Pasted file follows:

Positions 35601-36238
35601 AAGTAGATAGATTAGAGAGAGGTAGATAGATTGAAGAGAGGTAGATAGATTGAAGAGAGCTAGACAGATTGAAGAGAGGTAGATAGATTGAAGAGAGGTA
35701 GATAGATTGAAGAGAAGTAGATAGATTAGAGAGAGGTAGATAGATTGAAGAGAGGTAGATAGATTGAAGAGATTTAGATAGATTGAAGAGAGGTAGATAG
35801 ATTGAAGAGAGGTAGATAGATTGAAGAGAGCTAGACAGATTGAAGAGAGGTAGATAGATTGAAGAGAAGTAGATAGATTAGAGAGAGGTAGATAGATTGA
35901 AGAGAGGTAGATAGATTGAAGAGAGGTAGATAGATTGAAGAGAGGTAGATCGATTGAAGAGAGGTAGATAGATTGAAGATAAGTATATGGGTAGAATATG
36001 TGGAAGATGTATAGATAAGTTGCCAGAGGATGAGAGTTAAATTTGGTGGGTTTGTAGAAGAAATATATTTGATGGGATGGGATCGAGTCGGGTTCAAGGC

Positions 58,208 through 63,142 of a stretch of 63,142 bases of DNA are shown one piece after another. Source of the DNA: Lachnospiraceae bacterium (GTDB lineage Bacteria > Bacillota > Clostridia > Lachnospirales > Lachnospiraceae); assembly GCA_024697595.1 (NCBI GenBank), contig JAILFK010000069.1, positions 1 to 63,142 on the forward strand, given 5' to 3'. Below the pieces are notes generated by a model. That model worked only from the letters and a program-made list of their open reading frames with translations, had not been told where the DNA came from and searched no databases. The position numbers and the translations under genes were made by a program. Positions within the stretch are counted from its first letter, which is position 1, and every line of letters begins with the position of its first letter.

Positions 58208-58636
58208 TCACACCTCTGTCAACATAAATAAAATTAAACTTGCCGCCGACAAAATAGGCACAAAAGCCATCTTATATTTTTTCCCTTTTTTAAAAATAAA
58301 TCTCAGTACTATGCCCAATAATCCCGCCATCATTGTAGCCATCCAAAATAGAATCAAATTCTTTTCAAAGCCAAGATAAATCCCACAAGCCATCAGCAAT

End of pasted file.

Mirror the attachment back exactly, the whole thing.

Positions 35601-36238
35601 AAGTAGATAGATTAGAGAGAGGTAGATAGATTGAAGAGAGGTAGATAGATTGAAGAGAGCTAGACAGATTGAAGAGAGGTAGATAGATTGAAGAGAGGTA
35701 GATAGATTGAAGAGAAGTAGATAGATTAGAGAGAGGTAGATAGATTGAAGAGAGGTAGATAGATTGAAGAGATTTAGATAGATTGAAGAGAGGTAGATAG
35801 ATTGAAGAGAGGTAGATAGATTGAAGAGAGCTAGACAGATTGAAGAGAGGTAGATAGATTGAAGAGAAGTAGATAGATTAGAGAGAGGTAGATAGATTGA
35901 AGAGAGGTAGATAGATTGAAGAGAGGTAGATAGATTGAAGAGAGGTAGATCGATTGAAGAGAGGTAGATAGATTGAAGATAAGTATATGGGTAGAATATG
36001 TGGAAGATGTATAGATAAGTTGCCAGAGGATGAGAGTTAAATTTGGTGGGTTTGTAGAAGAAATATATTTGATGGGATGGGATCGAGTCGGGTTCAAGGC

Positions 58,208 through 63,142 of a stretch of 63,142 bases of DNA are shown one piece after another. Source of the DNA: Lachnospiraceae bacterium (GTDB lineage Bacteria > Bacillota > Clostridia > Lachnospirales > Lachnospiraceae); assembly GCA_024697595.1 (NCBI GenBank), contig JAILFK010000069.1, positions 1 to 63,142 on the forward strand, given 5' to 3'. Below the pieces are notes generated by a model. That model worked only from the letters and a program-made list of their open reading frames with translations, had not been told where the DNA came from and searched no databases. The position numbers and the translations under genes were made by a program. Positions within the stretch are counted from its first letter, which is position 1, and every line of letters begins with the position of its first letter.

Positions 58208-58636
58208 TCACACCTCTGTCAACATAAATAAAATTAAACTTGCCGCCGACAAAATAGGCACAAAAGCCATCTTATATTTTTTCCCTTTTTTAAAAATAAA
58301 TCTCAGTACTATGCCCAATAATCCCGCCATCATTGTAGCCATCCAAAATAGAATCAAATTCTTTTCAAAGCCAAGATAAATCCCACAAGCCATCAGCAAT